The Conservative Party does not, of course, possess a divine right to govern: whether it is still “the natural party of government” in this century is rather moot. Nor does it have a divine right even to exist: ‘To every thing there is a season, and a time to every purpose under the heaven.’ The Bishop of Leeds is perfectly justified in asking ‘Why?’, but in this brief interrogation lies a thesis of Anglican partisan politics. “I am afraid that if the Tory party goes up in flames, it is likely to be replaced by something more rightwing, more populist, and much nastier,” interjected the Rev’d Dr Jo Kershaw. “Maybe,” replied the Bishop of Leeds, without demurring from the prejudiced proposition. “But that might make space for a new/renewed centrist party. Not holding my breath.”
Thus is the political right seen to be malevolent: populism is vicious, and Conservatism is just nasty. God forbid (literally) that we might come to the point of Tory schism, with extremist, far-right ERG politicians like Steve Baker vying for power against the moderate, sensible centrists like Ken Clarke, Dominic Grieve and Oliver Letwin. Enter theologian John Milbank, who has prayed about these things and come up with the perfect solution:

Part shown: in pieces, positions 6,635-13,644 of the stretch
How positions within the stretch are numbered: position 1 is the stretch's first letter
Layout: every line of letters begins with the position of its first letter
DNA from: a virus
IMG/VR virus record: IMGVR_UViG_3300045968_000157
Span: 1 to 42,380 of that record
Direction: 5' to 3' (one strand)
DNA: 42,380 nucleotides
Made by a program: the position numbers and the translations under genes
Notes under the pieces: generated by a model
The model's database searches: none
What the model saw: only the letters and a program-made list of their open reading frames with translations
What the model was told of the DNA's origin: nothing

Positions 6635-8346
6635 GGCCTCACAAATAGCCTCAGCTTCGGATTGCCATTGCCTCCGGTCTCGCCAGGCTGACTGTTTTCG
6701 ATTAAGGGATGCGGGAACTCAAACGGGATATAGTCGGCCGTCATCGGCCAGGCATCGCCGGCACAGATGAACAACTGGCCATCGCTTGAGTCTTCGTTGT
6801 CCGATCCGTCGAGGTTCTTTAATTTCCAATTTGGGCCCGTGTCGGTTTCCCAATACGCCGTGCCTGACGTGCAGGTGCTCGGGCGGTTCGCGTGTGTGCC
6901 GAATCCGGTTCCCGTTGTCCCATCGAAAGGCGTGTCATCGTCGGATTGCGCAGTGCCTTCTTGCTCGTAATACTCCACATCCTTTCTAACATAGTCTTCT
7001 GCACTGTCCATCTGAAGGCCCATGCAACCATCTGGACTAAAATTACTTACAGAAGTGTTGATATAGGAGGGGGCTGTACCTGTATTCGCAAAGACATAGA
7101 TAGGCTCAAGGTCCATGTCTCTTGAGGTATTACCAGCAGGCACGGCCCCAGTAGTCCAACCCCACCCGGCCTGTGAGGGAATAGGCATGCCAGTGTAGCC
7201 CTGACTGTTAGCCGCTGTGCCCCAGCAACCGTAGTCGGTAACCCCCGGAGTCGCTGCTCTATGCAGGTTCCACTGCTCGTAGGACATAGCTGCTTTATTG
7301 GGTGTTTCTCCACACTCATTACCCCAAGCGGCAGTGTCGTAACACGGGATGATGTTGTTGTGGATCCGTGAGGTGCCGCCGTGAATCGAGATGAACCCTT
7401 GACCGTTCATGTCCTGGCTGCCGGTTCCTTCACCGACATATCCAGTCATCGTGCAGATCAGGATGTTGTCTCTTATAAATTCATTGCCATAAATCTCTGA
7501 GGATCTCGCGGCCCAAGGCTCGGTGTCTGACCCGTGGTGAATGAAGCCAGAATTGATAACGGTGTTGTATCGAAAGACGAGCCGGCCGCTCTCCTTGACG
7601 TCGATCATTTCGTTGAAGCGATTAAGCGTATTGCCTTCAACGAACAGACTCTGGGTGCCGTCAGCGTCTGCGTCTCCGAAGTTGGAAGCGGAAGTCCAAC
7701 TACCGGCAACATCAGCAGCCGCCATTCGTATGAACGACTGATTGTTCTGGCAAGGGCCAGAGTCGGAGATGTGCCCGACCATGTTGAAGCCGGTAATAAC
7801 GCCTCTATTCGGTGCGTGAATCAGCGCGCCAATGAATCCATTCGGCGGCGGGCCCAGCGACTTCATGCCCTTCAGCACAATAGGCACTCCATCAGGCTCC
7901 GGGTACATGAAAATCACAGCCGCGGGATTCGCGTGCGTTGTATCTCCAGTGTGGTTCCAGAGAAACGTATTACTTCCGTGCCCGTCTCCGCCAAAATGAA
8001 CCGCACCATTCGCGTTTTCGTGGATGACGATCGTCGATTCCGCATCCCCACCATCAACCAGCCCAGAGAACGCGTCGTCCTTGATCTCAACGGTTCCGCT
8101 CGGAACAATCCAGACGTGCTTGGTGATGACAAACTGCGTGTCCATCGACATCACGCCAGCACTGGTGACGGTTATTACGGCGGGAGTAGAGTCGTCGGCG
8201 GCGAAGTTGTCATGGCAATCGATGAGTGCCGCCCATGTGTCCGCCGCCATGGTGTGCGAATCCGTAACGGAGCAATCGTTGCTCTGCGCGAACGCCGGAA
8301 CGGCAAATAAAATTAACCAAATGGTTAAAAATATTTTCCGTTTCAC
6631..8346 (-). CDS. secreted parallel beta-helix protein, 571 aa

Priceless, isn’t it? The centrist, moderate, enlightened, ‘Christian’ compromise on Brexit is to remain in the EU, for therein lies peace, justice and reconciliation, just as Christ preached. This is like saying to the via media Church of England: ‘The real compromise is Roman Catholic, because prior to the Reformation there was no huge national split over the doctrine of salvation.’ And so all the tortuous theological debates about the ‘middle way’ between Geneva and Rome (or, if you prefer, Geneva and Wittenberg) would evaporate. There would be no concern about whether light can have fellowship with darkness, or whether there can be a ‘middle way’ between the Truth and Antichrist, because we have settled on the status quo ante, from which we should never have departed. But Steve Baker is having none of it:
“I am conscious that there is a slightly Old Testament spirit in me, of the wrath of God. There are bad people out there who say they accept democratic decisions and then try to overturn them. Standing up for what is right is one of the things that we’re required to do. But I wish always to love my brothers and sisters, whoever they may be.
…“I’m going to vote against this agreement as many times as it’s presented. It’s awful. I’m afraid I nearly voted for it – and, by God, I am glad I didn’t. I’ve felt surrender. I’ve known the taste of surrender. And I’m never tasting it again. If people want to beat me, they’re going to have to beat me again.”
The Church needs its prophets. They may be scorned and derided as theological cranks, spiritual gadflies, ecclesial backwoodsmen, turnip Taliban, right-wing extremists, xenophobes, or just plain ‘nasty’, but, as the Bishop of Buckingham observes, their faith often shines through – prodding prejudices, searing consciences, rebutting disinformation and confronting error. Why, after all, should the Church of England be privileged to speak for England? It doesn’t exist by divine right, does it?